Where Did Shipping Containers Come from?
Everyone has seen shipping containers: On the back of lorries, stacked up at ports and industrial parks, outside warehouses, and recently all over the news, as 20,000 of them were trapped in the Suez Canal. They have become the means by which goods are transported all around the world.
They have become a common sight in towns and cities too, with housing being made from old shipping containers, and trendy food, drink, and shopping complexes making use of shipping containers.
But how did they come to be?
Back in the 1950s, trucking magnate Malcom McLean was frustrated enough with the speed of shipping and started a commercial shipping company in order to move goods up and down the US eastern seaboard a little faster.
Within ten years, the containers he used had become standardised, and the first international container ship set sail across the Atlantic, taking guns to Europe, and Whisky to America.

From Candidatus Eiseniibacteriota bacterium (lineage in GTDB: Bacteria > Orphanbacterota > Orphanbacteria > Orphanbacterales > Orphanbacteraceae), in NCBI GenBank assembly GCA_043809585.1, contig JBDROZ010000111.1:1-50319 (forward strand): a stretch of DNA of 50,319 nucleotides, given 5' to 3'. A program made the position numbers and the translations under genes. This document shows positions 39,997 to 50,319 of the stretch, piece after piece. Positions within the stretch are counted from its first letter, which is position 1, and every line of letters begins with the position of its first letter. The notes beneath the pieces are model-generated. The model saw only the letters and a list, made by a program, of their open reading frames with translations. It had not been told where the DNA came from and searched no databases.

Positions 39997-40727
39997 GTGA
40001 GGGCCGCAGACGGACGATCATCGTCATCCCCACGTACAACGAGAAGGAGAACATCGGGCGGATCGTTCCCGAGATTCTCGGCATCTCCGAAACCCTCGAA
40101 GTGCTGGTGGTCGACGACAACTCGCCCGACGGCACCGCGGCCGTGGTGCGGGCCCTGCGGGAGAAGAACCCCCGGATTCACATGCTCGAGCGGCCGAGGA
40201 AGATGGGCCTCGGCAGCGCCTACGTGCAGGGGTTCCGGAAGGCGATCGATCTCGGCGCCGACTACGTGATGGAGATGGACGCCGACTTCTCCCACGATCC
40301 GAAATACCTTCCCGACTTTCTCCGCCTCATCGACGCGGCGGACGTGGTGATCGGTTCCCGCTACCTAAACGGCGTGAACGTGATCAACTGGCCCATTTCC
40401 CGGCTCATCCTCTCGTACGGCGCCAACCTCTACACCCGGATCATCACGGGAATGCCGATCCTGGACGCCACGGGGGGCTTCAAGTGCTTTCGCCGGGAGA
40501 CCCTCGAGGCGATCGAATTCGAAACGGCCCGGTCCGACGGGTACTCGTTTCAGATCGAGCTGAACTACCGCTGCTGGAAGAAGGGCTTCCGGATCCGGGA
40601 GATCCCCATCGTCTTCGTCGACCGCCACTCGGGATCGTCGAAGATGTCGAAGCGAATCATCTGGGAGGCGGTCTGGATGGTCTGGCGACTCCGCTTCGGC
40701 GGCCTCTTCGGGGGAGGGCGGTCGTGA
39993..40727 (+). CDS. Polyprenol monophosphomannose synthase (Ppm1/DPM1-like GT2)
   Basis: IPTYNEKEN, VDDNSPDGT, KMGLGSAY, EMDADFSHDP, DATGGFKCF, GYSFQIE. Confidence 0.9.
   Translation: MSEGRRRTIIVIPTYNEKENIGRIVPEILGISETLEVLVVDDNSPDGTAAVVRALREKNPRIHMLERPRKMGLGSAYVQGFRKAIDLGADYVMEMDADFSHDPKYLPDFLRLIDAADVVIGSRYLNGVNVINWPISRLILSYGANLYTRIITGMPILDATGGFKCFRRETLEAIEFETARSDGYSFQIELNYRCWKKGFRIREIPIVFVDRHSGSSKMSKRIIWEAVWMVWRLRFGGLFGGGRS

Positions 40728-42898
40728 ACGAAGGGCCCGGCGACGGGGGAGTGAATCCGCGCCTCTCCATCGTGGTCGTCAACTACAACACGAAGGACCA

What was once a slow and unreliable method of moving goods in barrels, bags, and boxes became a streamlined operation, one that now moves millions of identical containers full of unfathomable miscellany each year.
Standard ISO (International Organisation for Standardisation) shipping containers are 8ft (2.43m) wide, 8.5ft (2.59m) high and come in two lengths; 20ft (6.06m) and 40ft (12.2m). Extra tall shipping containers called high-cube containers are available at 9.5ft (2.89m) high.
There are also smaller 10ft (2.99m) and 8ft (2.43m) containers, but they cannot be shipped in the same way as 20ft and 40ft containers.
A standard 20ft shipping container has a capacity of 33.1 cubic meters, which is enough room to carry nearly 100 washing machines!
They can be modified to suit a wide range of purposes, from insulated or refrigerated containers for transporting food, ones with doors at either end, or along the side, and even ones with no doors, but a removal roof, or lid for moving loose goods such as grain.
Today you can buy used shipping containers to put them to a wide range of uses, so get in touch today to find out more.